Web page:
This little-known company helped make Red Dead Redemption 2 the most realistic game ever

they use handheld scanners for smaller objects and drones for anything "larger than a bus".  The fact that they're using specially designed hardware to capture the source images is probably why their results are far superior to those using a regular camera and some opensource software.

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15 minutes ago, ChinRey said:

It's not quite the same because a high poly model created on a computer, whether it's manually or automatically, tend to have clearly defined edge loops and lines and also often a well defined pattern of quads rather than tris. Those are much easier both for a human and a computer algorithm to handle than the seemingly random triangle soup we typically get from photogrammetry. Most of the time you don't really need retopoing as such, just seøect and delete the superfluous edge loops and ninety percent of the job is done in seconds.

That's actually not the case when it comes to 3D Coat, when dealing with voxels it creates geometry like this.JOL_Wireframe.thumb.JPG.24d1a08ab8d99799bfb3312235016ca0.JPG

Edited by Fluffy Sharkfin
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27 minutes ago, ChinRey said:

It's not quite the same because a high poly model created on a computer, whether it's manually or automatically, tend to have clearly defined edge loops and lines and also often a well defined pattern of quads rather than tris. Those are much easier both for a human and a computer algorithm to handle than the seemingly random triangle soup we typically get from photogrammetry. Most of the time you don't really need retopoing as such, just seøect and delete the superfluous edge loops and ninety percent of the job is done in seconds.

While a lot of programs do have a setting to alternatively export as quads, we know that how the quads are generated can dramatically change the form of the object.

On one hand you might get smooth curves, on the other you'll get sharp jaggies.

That aside, handling data as triangles is computationally cheaper, so most simulation (cloth/fluid) or raw-data-style programs (photogram.) will output triangles, and they can rarely be directly converted into quads without hand-fixing it afterwards.

Edited by Wulfie Reanimator
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26 minutes ago, Wulfie Reanimator said:

While a lot of programs do have a setting to alternatively export as quads, we know that how the quads are generated can dramatically change the form of the object.

On one hand you might get smooth curves, on the other you'll get sharp jaggies.

That aside, handling data as triangles is computationally cheaper, so most simulation (cloth/fluid) or raw-data-style programs (photogram.) will output triangles, and they can rarely be directly converted into quads without hand-fixing it afterwards.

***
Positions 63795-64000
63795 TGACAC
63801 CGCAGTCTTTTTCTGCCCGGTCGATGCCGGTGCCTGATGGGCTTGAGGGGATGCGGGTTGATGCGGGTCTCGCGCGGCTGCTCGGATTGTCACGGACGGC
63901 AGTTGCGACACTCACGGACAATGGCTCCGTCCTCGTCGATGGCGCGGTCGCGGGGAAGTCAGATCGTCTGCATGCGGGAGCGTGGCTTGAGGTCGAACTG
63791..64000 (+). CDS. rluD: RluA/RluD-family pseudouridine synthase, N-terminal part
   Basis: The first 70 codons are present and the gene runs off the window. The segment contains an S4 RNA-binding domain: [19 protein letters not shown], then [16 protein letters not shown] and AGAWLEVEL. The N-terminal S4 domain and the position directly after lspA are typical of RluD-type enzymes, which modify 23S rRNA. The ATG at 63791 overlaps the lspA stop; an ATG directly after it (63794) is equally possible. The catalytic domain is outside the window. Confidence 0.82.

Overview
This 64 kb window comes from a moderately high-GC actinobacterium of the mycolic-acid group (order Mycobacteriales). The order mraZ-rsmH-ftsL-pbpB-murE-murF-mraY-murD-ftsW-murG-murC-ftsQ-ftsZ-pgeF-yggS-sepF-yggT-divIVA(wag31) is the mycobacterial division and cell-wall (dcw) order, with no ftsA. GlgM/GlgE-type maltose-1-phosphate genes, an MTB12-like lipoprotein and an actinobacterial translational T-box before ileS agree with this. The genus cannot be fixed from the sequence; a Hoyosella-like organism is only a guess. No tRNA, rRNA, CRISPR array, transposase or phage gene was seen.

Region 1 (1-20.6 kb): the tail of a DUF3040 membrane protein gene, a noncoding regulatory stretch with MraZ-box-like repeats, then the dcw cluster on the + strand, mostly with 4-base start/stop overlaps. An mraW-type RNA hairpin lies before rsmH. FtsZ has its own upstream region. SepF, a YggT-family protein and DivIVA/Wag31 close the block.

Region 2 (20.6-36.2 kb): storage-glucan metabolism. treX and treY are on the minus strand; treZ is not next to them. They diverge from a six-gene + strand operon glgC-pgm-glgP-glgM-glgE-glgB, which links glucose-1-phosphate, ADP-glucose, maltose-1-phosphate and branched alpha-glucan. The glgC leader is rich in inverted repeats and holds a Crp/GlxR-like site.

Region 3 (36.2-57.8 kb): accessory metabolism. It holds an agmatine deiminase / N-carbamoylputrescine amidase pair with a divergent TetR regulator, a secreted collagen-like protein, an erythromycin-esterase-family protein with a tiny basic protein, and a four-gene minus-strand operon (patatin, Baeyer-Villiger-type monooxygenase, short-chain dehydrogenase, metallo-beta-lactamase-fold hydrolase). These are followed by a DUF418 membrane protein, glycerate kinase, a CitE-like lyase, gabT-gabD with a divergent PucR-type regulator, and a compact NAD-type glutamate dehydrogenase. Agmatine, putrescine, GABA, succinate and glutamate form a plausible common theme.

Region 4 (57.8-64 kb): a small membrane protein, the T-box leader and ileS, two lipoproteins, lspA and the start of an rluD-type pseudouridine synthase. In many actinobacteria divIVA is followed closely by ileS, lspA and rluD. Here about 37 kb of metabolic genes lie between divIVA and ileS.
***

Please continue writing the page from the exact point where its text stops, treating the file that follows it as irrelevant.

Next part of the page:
Yes but I was talking about how you handle the mesh during the editing process. It has to be split into triangles ventually of course.

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3 minutes ago, ChinRey said:

Yes but I was talking about how you handle the mesh during the editing process. It has to be split into triangles ventually of course.

The retopology of a high poly model with millions of triangles really doesn't involve any deleting of superfluous edge loops, and is typically done by creating an entirely new model using the high poly version as a reference/guide..

 

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15 minutes ago, ChinRey said:

Yes but I was talking about how you handle the mesh during the editing process. It has to be split into triangles eventually of course.

When you said "a high poly model created on a computer, whether it's manually or automatically, tend to have clearly defined edge loops," I was thinking you meant a model that has come in from another program (Marvelous Designer) or is hand-sculpted (ZBrush/Blender).

I probably phrased my post weirdly but I was explaining why most programs like that will export models as triangles by default (or at all) rather than quads like you said.

Edited by Wulfie Reanimator
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2 hours ago, Fluffy Sharkfin said:

 

they use handheld scanners for smaller objects and drones for anything "larger than a bus".  The fact that they're using specially designed hardware to capture the source images is probably why their results are far superior to those using a regular camera and some opensource software.

Actually, any studio that can afford Nuke can do that from a video. I participated in a production, time ago, that used it to generate a mesh from a point cloud of a video of an object taken from all possible angles, and exported the mesh with texture. They ended up using just the model for a shadow Catcher material in a series of shots where the CG creature needed to cast its shadow onto that object.

Oh and I forgot to mention, that the mesh was also processed with a mesh reduction node, so it was feasible to use, and the uv was not a mess. Needed work, but it was usable regardless

Edited by OptimoMaximo
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Somewhere buried in this thread is a question about faking out Meshroom by using images captured in SL and adding fake photo metadata. I have watched a few videos on fixing photos. I am not sure exactly what metadata is needed and whether the a screen captured image can be converted into a photo. Any suggestions?